This ruling does not mean that moderation is disfavored online, instead “a degree of moderation is necessary to preserve social media websites as useful forums for the exchange of ideas.  Neutral, comprehensive social media policies . . . may provide vital guidance for public officials and commenters alike in navigating the First Amendment pitfalls of this ‘protean’ and ‘revolution[ary]’ forum for speech.”  Id. at *12 (citation omitted).

Future Implications

The implications of this case are vast.  Additional lawsuits have already been filed against Governor Larry Hogan (R-MD) and President Donald Trump.  See, e.g., Hamza Shaban, Why Blocked Twitter Users Are Suing President Trump, Wash. Post (July 12, 2017),  https://www.washingtonpost.com/news/the-switch/wp/2017/07/12/why-blocked-twitter-users-are-suing-president-trump/?utm_term=.8531f0a55206; Ovetta Wiggins, Gov. Larry Hogan Sued by ACLU for Deleting Comments, Blocking Facebook Users, Wash. Post (Aug. 1, 2017), https://www.washingtonpost.com/local/md-politics/md-aclu-sues-governor-for-deleting-comments-and-blocking-facebook-users/2017/08/01/9723d4a6-76d8-11e7-9eac-d56bd5568db8_story.html?utm_term=.363b49e3f7da.  Even celebrities like Stephen King and Chrissy Teigen have been blocked by President Trump.  See, e.g., Ashley Feinberg, A Running List of People Donald Trump Has Blocked on Twitter, Wired (June 14, 2017, 3:38 PM),  https://www.wired.com/story/donald-trump-twitter-blocked/; Nardine Saad, Nine Years in the Making: Chrissy Teigen Blocked by Trump on Twitter, L.A. Times (July 25, 2017, 3:30 PM), http://www.latimes.com/entertainment/la-et-entertainment-news-updates-july-nine-years-in-the-making-chrissy-1501020310-htmlstory.html.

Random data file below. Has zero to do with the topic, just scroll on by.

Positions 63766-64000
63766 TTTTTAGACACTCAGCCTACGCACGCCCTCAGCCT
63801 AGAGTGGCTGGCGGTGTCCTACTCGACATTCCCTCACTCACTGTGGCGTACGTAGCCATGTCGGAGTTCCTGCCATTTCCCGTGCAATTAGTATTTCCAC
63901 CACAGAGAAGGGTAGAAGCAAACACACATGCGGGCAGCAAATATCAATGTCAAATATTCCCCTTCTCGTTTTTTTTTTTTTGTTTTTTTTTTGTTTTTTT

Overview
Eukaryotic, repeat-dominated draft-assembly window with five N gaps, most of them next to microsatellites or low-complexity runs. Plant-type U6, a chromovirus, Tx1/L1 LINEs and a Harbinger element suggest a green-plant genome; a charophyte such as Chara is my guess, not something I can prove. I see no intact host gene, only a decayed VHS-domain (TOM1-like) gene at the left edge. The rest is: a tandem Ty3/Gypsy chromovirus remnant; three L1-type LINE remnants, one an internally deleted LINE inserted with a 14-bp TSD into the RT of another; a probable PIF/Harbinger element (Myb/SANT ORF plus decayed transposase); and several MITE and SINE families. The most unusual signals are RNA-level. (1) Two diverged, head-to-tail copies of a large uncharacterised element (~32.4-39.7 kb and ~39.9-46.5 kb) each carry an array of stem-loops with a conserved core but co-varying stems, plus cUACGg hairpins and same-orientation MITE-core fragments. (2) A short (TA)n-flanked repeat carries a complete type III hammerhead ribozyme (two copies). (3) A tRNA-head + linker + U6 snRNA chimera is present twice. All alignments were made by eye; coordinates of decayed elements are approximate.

In response to the lawsuit, Governor Hogan’s spokesman said “that about 450 people have been banned from posting over the past two years.  Half of those people were banned for what the staff deemed a coordinated political ‘spam’ attack and half were banned for using abusive language.”   Erin Cox, Hogan’s Deletion of Facebook Comments Draws Criticism, Balt. Sun (Feb. 8, 2017, 6:35 PM), http://www.baltimoresun.com/news/maryland/politics/bs-md-hogan-facebook-20170208-story.html.  However, some commenters who were banned dispute those claims.  Id. 

These new First Amendment claims come at a time when social media sites are increasing protections for users against online harassment.  See, e.g., Kyle Wiggers, Instagram Rolls Out New Features in an Effort to Combat Cyberbullying, Digital Trends (Dec. 6, 2016, 10:56 AM), https://www.digitaltrends.com/mobile/instagram-anti-abuse-tools/; Twitter Announces New Measures to Tackle Abuse and Harassment, Guardian (Feb. 7, 2017, 6:05 PM), https://www.theguardian.com/technology/2017/feb/07/twitter-abuse-harassment-crackdown; see also Maeve Duggan, Online Harassment 2017, Pew Res. Ctr. (July 11, 2017), http://www.pewinternet.org/2017/07/11/online-harassment-2017/ (“Roughly four-in-ten Americans have personally experienced online harassment, and 62% consider it a major problem.”).  As the lawsuits progress, it will be interesting to see how the comments section of political Facebook pages play their way out as well.

*Katrina Smith is a staff editor for Law Review.  Over the past two summers, she has clerked with the Federal Public Defender and the Post Conviction Defenders Division within the Maryland Office of the Public Defender.  At school, she is a research assistant to Professor Audrey G. McFarlane and a Torts Law Scholar for Professor Michael J. Hayes.  Currently, she is serving as a Pro Bono Research Fellow for Federal District Court Judge Paul W. Grimm, where she works primarily on criminal matters.  In her spare time, she volunteers with the Homeless Persons Representation Project.